From the Forum – Update Square Footage with city? What is the process?

by Prince Of Petworth December 16, 2015 at 2:10 pm 11 Comments

Photo by PoPville flickr user Rick Sause

Update Square Footage with city? What is the process?

“So I bought a house a little over two years ago and I’m pretty convinced that the square footage that the city has is inaccurate. I have a standard DC rowhouse with two additions, a large one on the first floor and a smaller one on the second that were both done decades ago. I know the base measurements from my (identically designed) neighbors houses (without additions), have measured both spaces, and it seems that I have around 120 sq ft more than the city record/sale listing. Does anyone know the process for getting this updated for when I eventually sell/rent the house? Thanks.”

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  • Anon

    If you aren’t planning on selling/renting right away, I wouldn’t do this as it could affect your property taxes.

  • lizcolleena

    Isn’t that done during an appraisal?
    But keep in mind that property taxes could increase if you do this.

  • dat

    I don’t see any advantage to doing this. Best case, it will just increase your property taxes. Worst case, it will cause attention to some un-permitted expansion.

    When you go to sell, your realtor can put the proper square footage on your listing; it really doesn’t matter if the city records are accurate or not when you’re selling — in fact the vast majority of renovated houses I see listed on redfin/zillow show the wrong square footage (mine included).

  • Anon

    This will only result in you paying higher property taxes next year and there on out. I wouldn’t bother – you can list the actual square footage when it comes to sell/rent.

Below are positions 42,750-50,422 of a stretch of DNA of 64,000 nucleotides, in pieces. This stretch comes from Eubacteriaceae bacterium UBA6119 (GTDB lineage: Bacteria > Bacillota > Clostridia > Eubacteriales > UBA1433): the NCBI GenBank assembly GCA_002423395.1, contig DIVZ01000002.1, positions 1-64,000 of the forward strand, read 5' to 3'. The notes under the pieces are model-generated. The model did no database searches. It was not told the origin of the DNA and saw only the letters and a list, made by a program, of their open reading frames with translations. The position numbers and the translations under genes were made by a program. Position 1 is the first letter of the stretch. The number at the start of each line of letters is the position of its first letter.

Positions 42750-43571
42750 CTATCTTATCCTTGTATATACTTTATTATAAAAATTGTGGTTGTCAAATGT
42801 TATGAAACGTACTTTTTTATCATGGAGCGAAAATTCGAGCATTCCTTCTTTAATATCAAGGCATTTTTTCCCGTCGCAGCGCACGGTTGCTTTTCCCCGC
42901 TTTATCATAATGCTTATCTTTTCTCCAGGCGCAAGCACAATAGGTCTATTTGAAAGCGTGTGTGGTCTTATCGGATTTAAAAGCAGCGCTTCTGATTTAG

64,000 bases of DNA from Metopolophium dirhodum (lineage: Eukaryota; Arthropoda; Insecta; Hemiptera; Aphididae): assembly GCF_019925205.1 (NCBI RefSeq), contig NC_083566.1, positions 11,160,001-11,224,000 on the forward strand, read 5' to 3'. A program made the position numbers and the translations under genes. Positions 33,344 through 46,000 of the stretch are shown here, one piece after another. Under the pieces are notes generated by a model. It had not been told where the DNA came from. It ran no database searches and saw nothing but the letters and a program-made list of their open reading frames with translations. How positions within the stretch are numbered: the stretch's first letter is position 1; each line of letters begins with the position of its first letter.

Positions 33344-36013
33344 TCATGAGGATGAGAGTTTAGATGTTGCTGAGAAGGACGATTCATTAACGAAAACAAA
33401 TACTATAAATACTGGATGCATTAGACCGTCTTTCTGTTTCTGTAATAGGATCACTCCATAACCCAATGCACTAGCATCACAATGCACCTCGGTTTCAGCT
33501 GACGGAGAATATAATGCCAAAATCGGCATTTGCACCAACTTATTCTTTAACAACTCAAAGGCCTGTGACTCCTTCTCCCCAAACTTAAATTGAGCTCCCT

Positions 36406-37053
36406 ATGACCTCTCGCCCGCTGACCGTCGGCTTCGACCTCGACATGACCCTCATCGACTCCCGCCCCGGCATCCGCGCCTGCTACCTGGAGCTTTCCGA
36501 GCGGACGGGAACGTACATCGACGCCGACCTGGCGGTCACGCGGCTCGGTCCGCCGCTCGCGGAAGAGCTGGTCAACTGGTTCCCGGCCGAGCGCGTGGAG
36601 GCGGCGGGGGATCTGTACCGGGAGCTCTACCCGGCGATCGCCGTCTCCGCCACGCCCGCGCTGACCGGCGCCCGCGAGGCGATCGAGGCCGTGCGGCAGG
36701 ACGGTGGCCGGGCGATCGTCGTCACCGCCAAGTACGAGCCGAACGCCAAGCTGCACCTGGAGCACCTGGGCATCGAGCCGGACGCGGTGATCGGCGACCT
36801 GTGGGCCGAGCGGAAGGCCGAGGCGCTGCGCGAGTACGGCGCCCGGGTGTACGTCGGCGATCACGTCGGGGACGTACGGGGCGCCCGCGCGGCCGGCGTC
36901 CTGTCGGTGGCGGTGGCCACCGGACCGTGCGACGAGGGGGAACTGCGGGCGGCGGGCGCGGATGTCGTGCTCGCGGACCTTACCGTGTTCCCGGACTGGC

• gabeyo

    Yeah what everyone else said. You are just going to pay more taxes.

  • Banananonymous

    I generally disagree with everyone who have commented so far if you think you will ever take out a home equity loan or line. Most of the times lenders do Automated Valuation for these applications, and that would require them to pull sq footage and room breakdowns from the DC Real Property Database and comparing that raw data with recent comps, without a direct inspection. I would go to the municipality building off of Waterfront Metro and talk to the people in the Real Estate office there. Taxes will possibly go up a but, but it could quell headaches in the future.

    • gabeyo

      I’m going to disagree with you because for home equity loans they will actually send an appraiser out who walks through your home and actually see how much space and any additions or changes that have been complete. So if you did any additions the appraiser will calculate the value without raising your taxes.

      • ah

        +1. And if they don’t you can ask them to do so, and correct the inaccuracy in their valuation/appraisal.

        Agree with all others there’s no upside to doing this, unless you have some hyperactive desire for honesty with the city, in which case you should also send them any appraisal that suggests their appraisal is low.

  • textdoc

    Agreed with the other comments. There are lots of real-estate listings that say things like “TAX RECORDS SQUARE FOOTAGE NOT ACCURATE” (which may or may not be the case), and getting the square footage officially increased is only going to result in higher property taxes.

  • Duponter

    I freaked out when I bought my house over the same issuer and my realtor assured me that it doesn’t matter because the appraisal process dictates the value, not whatever nonsense the DC government has in their dated records.

  • DC records say my row house has 1000 square feet MORE than it actually does. Thus my taxes are higher than anyone else on the block of similar houses. I’ve tried fighting it through the mail, but I lost. I think my next move would be to get a DC appraiser out to inspect the place?


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